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Rev. Harry Currie

Apr 28, 2024

Hebrews 12:1-12, John 15:1-8,

At our new house in Sherwood Park there is a tree outside. I am not sure what kind of tree it is but I suspect if is some kind of cherry tree, partly because it became infected with a fungal disease called black knot, which is quite common in Alberta.


So, Milton sent me some instructions on how to deal with it.


Just over a week ago I went to Costco and purchased an extendable tree pruner that extends to 16 feet.

       I got a bucket of water and added about ten percent bleach and I went and pruned my tree.


       Fortunately using a good-sized step ladder and the extendable pruner, I was able to reach all the branches that needed pruning. I pruned behind the black knot about a foot, or depending on the branch, back to where it met the last branch.

       Each time I cut, I immersed the blade in the water bleach solution.

       I bagged all the branches cut and took them to the waste removal centre in Strathcona.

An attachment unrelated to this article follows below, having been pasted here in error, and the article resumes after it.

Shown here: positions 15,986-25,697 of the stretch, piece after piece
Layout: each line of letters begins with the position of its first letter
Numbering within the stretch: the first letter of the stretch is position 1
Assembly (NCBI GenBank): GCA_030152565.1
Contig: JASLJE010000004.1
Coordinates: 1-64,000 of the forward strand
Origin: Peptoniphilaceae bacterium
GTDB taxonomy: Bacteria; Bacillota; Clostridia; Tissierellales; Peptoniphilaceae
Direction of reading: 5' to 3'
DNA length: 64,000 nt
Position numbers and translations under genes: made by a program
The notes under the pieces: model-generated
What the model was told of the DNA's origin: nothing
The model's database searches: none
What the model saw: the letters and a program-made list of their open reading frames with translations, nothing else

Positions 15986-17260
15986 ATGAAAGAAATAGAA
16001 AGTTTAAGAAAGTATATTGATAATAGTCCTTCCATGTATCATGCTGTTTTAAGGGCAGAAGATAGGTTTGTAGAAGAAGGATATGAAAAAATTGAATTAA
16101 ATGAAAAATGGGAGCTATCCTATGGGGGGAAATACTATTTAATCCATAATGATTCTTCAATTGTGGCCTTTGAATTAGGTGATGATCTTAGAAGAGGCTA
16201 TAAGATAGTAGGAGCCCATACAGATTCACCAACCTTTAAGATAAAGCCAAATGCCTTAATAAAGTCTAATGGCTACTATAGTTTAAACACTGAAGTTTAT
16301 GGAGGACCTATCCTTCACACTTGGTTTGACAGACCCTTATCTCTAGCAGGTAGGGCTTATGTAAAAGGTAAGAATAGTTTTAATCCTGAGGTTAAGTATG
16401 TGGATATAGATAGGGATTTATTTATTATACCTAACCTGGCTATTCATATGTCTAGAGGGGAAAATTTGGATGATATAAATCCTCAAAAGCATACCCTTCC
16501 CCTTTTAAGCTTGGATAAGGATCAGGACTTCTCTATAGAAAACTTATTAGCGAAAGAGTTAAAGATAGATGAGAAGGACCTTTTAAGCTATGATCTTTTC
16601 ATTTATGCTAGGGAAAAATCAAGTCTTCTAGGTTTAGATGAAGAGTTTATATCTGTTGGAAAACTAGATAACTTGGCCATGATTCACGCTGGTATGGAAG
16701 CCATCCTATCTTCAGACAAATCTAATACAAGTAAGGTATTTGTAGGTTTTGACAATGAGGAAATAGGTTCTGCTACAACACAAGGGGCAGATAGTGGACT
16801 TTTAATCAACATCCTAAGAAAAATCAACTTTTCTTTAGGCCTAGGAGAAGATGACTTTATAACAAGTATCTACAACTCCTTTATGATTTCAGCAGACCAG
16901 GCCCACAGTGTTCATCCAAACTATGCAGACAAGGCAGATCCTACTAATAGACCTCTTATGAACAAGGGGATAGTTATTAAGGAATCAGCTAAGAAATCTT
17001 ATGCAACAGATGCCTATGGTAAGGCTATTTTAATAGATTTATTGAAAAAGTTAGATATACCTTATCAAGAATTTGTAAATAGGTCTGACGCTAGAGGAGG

I will continue to monitor the tree, and try to stay ahead of further infections, which are likely to happen because all the trees in the area like mine have black knot.


       That is one reason to prune. To get rid of disease or infection.

       Another reason to prune is to get rid of dead branches.


       Another reason to prune trees and bushes is to keep them from growing too much. When I lived in Yorkton Saskatchewan we had a huge hedge and every year I would rent a hedge trimmer and spend a whole day trimming the hedge to keep it from growing out of control.


       And yet there is another reason to prune. It can promote flower or fruit growth.